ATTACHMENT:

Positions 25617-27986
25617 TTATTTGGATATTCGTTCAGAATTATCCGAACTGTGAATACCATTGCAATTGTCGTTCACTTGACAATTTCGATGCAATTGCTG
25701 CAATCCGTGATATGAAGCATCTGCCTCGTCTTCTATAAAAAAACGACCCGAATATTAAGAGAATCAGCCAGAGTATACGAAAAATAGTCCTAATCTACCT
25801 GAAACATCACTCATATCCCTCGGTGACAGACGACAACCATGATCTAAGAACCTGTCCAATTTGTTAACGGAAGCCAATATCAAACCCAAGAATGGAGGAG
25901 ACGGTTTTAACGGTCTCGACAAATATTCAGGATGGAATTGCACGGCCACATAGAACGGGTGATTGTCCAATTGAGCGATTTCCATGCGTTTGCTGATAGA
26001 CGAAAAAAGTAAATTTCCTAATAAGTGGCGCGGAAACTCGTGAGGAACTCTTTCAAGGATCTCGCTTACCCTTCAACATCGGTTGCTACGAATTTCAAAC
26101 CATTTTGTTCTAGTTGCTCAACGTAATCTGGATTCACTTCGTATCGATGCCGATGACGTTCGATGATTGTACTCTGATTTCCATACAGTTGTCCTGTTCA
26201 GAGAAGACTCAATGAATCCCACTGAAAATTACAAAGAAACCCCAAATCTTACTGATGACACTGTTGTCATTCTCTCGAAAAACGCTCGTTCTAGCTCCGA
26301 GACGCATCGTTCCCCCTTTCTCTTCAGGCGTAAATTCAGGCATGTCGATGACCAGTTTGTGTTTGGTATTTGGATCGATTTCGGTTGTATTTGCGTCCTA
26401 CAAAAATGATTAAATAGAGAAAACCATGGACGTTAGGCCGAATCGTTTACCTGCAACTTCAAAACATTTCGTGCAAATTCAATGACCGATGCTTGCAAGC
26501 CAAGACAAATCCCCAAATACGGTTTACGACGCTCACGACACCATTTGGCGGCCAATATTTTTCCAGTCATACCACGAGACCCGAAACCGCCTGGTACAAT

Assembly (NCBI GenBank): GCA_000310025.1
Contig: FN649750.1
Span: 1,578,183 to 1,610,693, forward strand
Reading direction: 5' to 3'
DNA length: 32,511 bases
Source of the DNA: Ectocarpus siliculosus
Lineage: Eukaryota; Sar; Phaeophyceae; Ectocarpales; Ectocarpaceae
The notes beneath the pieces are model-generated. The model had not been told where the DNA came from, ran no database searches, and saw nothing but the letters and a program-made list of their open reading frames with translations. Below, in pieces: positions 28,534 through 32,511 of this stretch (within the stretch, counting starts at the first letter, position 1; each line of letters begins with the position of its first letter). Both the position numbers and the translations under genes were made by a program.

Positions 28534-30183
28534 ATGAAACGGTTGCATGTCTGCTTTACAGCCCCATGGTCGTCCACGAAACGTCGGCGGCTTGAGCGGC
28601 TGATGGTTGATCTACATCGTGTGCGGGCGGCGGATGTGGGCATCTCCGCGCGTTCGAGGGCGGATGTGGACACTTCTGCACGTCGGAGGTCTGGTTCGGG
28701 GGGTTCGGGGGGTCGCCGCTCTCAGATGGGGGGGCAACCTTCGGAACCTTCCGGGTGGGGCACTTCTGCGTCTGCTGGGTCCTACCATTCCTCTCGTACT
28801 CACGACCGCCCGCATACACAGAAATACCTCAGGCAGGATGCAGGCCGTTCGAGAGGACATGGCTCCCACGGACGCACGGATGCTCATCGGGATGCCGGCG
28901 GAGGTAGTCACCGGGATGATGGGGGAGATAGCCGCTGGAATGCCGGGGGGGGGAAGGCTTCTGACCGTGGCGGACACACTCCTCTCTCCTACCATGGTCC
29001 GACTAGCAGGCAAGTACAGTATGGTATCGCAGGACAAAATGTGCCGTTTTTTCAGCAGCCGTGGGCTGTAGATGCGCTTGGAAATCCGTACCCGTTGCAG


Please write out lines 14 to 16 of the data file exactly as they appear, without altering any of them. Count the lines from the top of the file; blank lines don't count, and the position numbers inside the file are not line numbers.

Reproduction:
Span: 1,578,183 to 1,610,693, forward strand
Reading direction: 5' to 3'
DNA length: 32,511 bases